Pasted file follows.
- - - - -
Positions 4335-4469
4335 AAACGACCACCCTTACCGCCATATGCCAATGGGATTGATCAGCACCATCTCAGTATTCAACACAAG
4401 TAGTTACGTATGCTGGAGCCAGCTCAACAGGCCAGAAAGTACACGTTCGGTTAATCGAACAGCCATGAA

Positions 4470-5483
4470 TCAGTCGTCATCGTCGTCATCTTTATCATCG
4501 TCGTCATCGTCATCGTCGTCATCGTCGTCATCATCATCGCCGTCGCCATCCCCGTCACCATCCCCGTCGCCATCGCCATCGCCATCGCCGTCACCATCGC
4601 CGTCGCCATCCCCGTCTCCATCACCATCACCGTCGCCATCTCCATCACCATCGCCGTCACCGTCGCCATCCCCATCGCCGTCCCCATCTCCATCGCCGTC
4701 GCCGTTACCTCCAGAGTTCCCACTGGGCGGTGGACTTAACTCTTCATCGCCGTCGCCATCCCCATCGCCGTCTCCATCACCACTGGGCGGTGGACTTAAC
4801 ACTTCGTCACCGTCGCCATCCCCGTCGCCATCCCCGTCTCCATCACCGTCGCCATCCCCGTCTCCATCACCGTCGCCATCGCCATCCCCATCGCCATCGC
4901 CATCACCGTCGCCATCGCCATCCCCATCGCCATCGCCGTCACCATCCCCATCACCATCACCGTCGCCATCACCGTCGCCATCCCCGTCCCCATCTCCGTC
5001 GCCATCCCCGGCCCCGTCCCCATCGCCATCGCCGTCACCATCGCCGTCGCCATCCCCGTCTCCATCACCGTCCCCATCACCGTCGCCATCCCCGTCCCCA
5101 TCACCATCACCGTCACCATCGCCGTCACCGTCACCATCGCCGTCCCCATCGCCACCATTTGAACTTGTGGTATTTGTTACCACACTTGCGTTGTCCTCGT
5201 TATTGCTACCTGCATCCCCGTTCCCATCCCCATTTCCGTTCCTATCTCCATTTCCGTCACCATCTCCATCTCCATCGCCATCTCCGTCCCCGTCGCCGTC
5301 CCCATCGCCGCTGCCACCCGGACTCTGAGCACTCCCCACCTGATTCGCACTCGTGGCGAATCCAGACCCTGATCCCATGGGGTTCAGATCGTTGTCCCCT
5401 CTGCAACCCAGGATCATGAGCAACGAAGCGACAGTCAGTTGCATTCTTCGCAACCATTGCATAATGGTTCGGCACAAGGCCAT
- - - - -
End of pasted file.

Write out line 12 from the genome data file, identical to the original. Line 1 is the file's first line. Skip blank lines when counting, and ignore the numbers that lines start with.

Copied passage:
5101 TCACCATCACCGTCACCATCGCCGTCACCGTCACCATCGCCGTCCCCATCGCCACCATTTGAACTTGTGGTATTTGTTACCACACTTGCGTTGTCCTCGT